August 26, 2009
CARLOS MENDES, PETITIONER
WORKERS' COMPENSATION APPEAL BOARD (LISBON CONTRACTORS, INC.), RESPONDENT
The opinion of the court was delivered by: Bernard L. McGINLEY, Judge
AND NOW, this 26th day of August, 2009, it is ORDERED that the above-captioned opinion filed May 29, 2009 shall be designated OPINION rather that MEMORANDUM OPINION, and it shall be reported.
Submitted: May 1, 2009
BEFORE: HONORABLE BERNARD L. McGINLEY, Judge HONORABLE RENÉE COHN JUBELIRER, Judge HONORABLE JIM FLAHERTY, Senior Judge.
FILED: May 29, 2009
Carlos Mendes (Claimant) petitions for review of the order of the Workers' Compensation Appeal Board (Board) which affirmed the Workers' Compensation Judge's (WCJ) grant of the suspension petition of Lisbon Contractors, Inc. (Employer).
On July 2, 1990, Claimant was injured in the course and scope of his employment with Employer when he attempted to remove a very heavy iron piece to clean the area. Claimant suffered a disc syndrome or herniated nucleus pulposus, ambulatory dysfunction, myofascial pain syndrome and chronic progression. Pursuant to a supplemental agreement for compensation, the parties agreed Claimant was disabled as of September 19, 1990, and received disability compensation payments of $419.00 per week based on an average weekly wage of $941.00. At the time of injury, Claimant resided in Philadelphia, Pennsylvania. At some point thereafter, Claimant moved to Portugal. The parties stipulated that he has resided in Portugal since at least December 13, 2001. On June 15, 2007, Employer petitioned to suspend benefits on the basis that Claimant was unavailable for employment. Employer did not present any medical evidence. The parties stipulated to the facts.
The WCJ granted the suspension petition on the basis that Claimant voluntarily removed himself from the workforce when he moved to Portugal.
Claimant appealed to the Board which affirmed.
Claimant contends the Board erred when it affirmed the WCJ's grant of the suspension petition.*fn1
In Kachinski v. Workmen's Compensation Appeal Board (Vepco Construction Co.), 516 Pa. 240, 532 A.2d 374 (1987), our Pennsylvania Supreme Court adopted the following requirements which an employer must meet to satisfy its burden to modify compensation payments:
1. The employer must produce medical evidence of a change in the employee's condition.
2. The employer must produce evidence of a referral or referrals to a then open job (or jobs), which fits the occupational category which the claimant has been given medical clearance e.g., light work, sedentary work, etc.
3. The claimant must then demonstrate that he has in good faith followed through on the job referral(s).
4. If the referral fails to result in a job then the claimant's benefits should continue.
Kachinski, 516 Pa. at 252, 532 A.2d at 380.
Claimant argues that because Employer failed to satisfy the first prong of Kachinski, the production of evidence of a change in the claimant's condition, the Board erred when it affirmed the denial of the suspension petition.
However, our Pennsylvania Supreme Court has recognized that the first prong of Kachinski does not apply if the modification is not based on the assertion that the claimant has recovered some or all of his ability. Dillon v. Workmen's Compensation Appeal Board (Greenwich Collieries), 536 Pa. 490, 640 A.2d 386 (1994).
In Blong v. Workers' Compensation Appeal Board (Fluid Containment), 890 A.2d 1150 (Pa. Cmwlth. 2006), this Court addressed a similar issue. Michael Blong (Blong) received compensation benefits as a result of a work-related bilateral carpal tunnel injury. When his employer, Fluid Containment, notified Blong to schedule an Independent Medical Examination, Blong's counsel informed Fluid Containment that Blong was unable to attend because he had moved to New Zealand. Fluid Containment petitioned to terminate or suspend benefits because Blong voluntarily removed himself from the workforce when he moved to New Zealand. The WCJ granted the suspension petition on the basis that Blong voluntarily removed himself from the workforce and denied the termination petition. The Board affirmed. Blong, 890 A.2d at 1151-1152.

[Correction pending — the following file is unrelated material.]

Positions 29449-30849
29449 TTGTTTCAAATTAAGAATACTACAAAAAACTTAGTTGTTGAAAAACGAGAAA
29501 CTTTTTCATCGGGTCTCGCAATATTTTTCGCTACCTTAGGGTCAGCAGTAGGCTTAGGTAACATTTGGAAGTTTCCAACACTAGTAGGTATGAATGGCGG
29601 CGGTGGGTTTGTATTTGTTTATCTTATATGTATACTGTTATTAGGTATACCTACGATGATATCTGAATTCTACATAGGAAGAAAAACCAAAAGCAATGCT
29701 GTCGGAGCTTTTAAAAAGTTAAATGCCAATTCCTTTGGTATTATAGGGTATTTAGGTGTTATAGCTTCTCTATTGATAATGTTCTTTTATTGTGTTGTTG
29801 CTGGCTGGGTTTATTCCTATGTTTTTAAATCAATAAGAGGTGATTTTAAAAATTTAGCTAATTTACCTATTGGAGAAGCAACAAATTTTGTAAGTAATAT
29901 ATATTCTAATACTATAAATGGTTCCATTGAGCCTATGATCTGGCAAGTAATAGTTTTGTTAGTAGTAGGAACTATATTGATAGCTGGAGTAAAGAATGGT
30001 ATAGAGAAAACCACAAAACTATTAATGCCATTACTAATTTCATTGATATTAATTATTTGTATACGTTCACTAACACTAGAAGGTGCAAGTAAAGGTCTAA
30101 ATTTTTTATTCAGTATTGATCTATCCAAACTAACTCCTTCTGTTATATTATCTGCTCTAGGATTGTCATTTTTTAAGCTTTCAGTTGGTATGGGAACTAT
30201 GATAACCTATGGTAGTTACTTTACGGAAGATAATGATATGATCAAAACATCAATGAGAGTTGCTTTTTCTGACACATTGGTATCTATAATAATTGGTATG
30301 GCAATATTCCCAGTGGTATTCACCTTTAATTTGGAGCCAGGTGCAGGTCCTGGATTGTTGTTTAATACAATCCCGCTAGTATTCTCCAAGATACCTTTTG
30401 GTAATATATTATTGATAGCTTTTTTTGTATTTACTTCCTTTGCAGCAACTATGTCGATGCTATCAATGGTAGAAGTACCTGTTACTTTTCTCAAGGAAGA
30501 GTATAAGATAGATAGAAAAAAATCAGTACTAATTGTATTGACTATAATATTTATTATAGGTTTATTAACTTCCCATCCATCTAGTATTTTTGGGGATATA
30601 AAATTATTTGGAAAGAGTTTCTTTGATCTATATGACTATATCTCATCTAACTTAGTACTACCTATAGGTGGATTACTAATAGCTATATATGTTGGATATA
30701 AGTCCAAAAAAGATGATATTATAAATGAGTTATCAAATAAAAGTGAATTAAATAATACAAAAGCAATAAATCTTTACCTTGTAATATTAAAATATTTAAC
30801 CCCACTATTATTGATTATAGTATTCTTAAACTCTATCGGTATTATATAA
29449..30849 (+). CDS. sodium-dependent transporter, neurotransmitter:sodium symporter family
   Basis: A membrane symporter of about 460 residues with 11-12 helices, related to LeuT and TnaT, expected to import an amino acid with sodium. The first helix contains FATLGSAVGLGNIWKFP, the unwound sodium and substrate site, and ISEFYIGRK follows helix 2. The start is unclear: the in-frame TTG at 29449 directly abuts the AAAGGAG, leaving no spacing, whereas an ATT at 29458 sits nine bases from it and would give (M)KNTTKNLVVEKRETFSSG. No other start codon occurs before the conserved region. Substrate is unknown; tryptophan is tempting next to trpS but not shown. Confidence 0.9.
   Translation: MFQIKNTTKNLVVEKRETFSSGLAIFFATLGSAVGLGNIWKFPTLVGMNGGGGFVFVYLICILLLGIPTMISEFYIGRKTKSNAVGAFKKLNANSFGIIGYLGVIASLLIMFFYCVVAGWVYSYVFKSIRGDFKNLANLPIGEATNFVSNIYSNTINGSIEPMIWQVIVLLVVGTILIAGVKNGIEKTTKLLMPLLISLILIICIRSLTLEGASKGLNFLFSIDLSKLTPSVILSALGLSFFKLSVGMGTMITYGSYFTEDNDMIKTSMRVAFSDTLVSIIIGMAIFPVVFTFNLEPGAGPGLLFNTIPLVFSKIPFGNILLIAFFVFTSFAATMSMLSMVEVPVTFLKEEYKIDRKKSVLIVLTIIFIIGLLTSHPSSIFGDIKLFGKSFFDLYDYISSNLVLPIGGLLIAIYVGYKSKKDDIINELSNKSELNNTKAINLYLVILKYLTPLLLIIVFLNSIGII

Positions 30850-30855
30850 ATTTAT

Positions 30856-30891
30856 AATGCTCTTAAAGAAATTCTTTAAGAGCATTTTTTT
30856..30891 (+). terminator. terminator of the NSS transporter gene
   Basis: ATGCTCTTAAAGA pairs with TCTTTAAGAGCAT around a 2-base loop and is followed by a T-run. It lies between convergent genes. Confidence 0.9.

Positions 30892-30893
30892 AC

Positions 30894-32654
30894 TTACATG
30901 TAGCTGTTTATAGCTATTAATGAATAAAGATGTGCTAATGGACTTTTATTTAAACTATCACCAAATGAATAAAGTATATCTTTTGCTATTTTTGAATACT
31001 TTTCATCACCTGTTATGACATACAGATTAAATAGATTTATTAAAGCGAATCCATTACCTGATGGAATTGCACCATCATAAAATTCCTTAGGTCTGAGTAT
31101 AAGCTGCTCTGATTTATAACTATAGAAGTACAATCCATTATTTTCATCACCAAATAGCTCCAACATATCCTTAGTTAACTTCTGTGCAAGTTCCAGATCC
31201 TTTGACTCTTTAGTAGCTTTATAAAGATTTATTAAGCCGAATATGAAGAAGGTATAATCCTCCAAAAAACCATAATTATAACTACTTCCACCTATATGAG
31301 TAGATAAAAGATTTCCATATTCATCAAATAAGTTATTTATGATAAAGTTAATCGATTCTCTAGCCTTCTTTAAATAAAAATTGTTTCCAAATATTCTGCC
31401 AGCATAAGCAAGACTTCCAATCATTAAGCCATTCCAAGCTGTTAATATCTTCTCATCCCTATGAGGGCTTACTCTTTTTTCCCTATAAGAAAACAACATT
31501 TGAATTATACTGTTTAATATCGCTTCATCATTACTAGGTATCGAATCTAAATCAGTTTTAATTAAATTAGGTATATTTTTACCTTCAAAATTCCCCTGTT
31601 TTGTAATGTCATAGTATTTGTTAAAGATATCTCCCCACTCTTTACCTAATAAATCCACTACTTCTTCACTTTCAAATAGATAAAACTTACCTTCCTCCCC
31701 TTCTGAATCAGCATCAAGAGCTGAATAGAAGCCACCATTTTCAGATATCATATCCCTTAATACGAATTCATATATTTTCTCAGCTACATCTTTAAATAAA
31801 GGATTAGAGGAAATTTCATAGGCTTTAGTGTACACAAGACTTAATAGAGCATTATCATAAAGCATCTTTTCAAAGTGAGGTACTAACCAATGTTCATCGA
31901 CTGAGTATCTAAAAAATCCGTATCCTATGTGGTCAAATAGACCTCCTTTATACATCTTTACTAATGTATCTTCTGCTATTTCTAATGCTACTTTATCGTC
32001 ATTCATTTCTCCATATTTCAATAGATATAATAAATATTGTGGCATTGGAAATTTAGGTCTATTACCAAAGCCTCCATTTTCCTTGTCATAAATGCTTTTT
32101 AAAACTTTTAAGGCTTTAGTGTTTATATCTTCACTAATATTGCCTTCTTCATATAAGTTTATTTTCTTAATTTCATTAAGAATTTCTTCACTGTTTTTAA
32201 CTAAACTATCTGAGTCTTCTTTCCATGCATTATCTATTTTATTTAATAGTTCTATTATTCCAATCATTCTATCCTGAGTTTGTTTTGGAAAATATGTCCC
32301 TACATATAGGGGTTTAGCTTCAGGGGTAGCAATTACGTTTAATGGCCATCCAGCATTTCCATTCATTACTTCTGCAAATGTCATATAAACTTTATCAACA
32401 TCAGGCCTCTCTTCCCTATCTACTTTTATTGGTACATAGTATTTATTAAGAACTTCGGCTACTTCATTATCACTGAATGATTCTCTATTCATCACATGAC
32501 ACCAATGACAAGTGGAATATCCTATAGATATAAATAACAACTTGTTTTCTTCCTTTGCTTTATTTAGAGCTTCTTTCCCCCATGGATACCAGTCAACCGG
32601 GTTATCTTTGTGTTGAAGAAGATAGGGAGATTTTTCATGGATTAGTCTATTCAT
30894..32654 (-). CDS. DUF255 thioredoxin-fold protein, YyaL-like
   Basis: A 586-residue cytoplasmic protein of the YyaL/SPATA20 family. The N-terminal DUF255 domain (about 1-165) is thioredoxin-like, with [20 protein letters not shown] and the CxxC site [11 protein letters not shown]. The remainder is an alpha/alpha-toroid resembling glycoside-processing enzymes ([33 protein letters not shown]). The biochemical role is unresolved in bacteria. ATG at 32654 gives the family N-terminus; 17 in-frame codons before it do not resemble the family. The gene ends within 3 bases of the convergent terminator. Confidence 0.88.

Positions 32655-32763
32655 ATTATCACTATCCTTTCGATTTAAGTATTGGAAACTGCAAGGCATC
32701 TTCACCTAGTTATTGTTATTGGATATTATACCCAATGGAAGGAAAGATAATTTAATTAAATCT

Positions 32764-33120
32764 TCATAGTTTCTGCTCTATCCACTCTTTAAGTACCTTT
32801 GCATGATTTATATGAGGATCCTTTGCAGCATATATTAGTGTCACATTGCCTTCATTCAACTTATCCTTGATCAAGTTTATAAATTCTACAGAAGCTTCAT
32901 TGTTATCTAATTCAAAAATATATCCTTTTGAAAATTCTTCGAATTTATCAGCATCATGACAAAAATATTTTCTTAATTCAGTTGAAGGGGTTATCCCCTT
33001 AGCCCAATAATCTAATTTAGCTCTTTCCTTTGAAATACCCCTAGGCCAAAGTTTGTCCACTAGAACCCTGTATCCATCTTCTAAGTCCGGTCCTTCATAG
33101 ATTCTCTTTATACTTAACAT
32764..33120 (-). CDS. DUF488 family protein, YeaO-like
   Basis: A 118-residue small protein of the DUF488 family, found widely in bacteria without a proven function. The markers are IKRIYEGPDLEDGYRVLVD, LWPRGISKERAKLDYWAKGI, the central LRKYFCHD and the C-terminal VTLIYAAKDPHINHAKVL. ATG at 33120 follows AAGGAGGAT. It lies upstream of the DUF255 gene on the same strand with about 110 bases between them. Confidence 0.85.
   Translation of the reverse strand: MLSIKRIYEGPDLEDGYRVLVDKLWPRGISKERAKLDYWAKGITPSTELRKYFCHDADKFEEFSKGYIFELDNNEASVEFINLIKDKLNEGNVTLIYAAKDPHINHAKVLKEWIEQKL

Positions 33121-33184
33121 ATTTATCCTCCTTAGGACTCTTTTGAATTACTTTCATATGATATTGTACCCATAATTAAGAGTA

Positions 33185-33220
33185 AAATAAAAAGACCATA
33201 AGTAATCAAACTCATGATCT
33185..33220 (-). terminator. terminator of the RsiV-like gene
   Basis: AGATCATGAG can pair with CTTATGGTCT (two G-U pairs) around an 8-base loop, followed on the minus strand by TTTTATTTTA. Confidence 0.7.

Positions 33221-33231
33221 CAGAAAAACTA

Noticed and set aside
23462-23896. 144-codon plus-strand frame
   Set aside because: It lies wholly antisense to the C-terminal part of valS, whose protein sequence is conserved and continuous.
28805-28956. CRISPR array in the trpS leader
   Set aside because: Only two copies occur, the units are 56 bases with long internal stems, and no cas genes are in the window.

Blong petitioned for review with this Court and contended that Fluid Containment was required to establish job availability in the Mt. Union area where Blong had resided. Blong, 890 A.2d at 1152. This Court affirmed based on Smith v. Workers' Compensation Appeal Board (Dunhill Temporary Systems), 723 A.2d 1285 (Pa. Cmwlth. 1999). In Smith, this Court held that a claimant who had joined the Peace Corps and moved to Africa voluntarily removed himself from the workforce. It was not necessary for an employer to show the Kachinski requirements of change of condition and job availability. In Blong, this Court reasoned:
The critical fact is removal. As in Smith, it would be a futile undertaking for Employer [Fluid Containment] to find jobs suitable for Claimant [Blong] in the Mt. Union area. Claimant [Blong] has removed himself from that workplace and offered no indication that he intends to move back to the United States should he learn of suitable employment in Mt. Union. In sum, Claimant [Blong] has removed himself from the workplace with as much certainty as one who becomes incarcerated or one who decides to retire.
Blong, 890 A.2d at 1154.
Here, Claimant, like the claimants in Blong and Smith, removed himself from the workforce when he chose to reside in Portugal for more than seven years. Employer was not required to meet the Kachinski requirement of a change in condition in order to suspend benefits.*fn2
Accordingly, this Court affirms.
BERNARD L. McGINLEY, Judge
AND NOW, this 29th day of May, 2009, the order of the Workers' Compensation Appeal Board in the above-captioned matter is affirmed.
BERNARD L. McGINLEY, Judge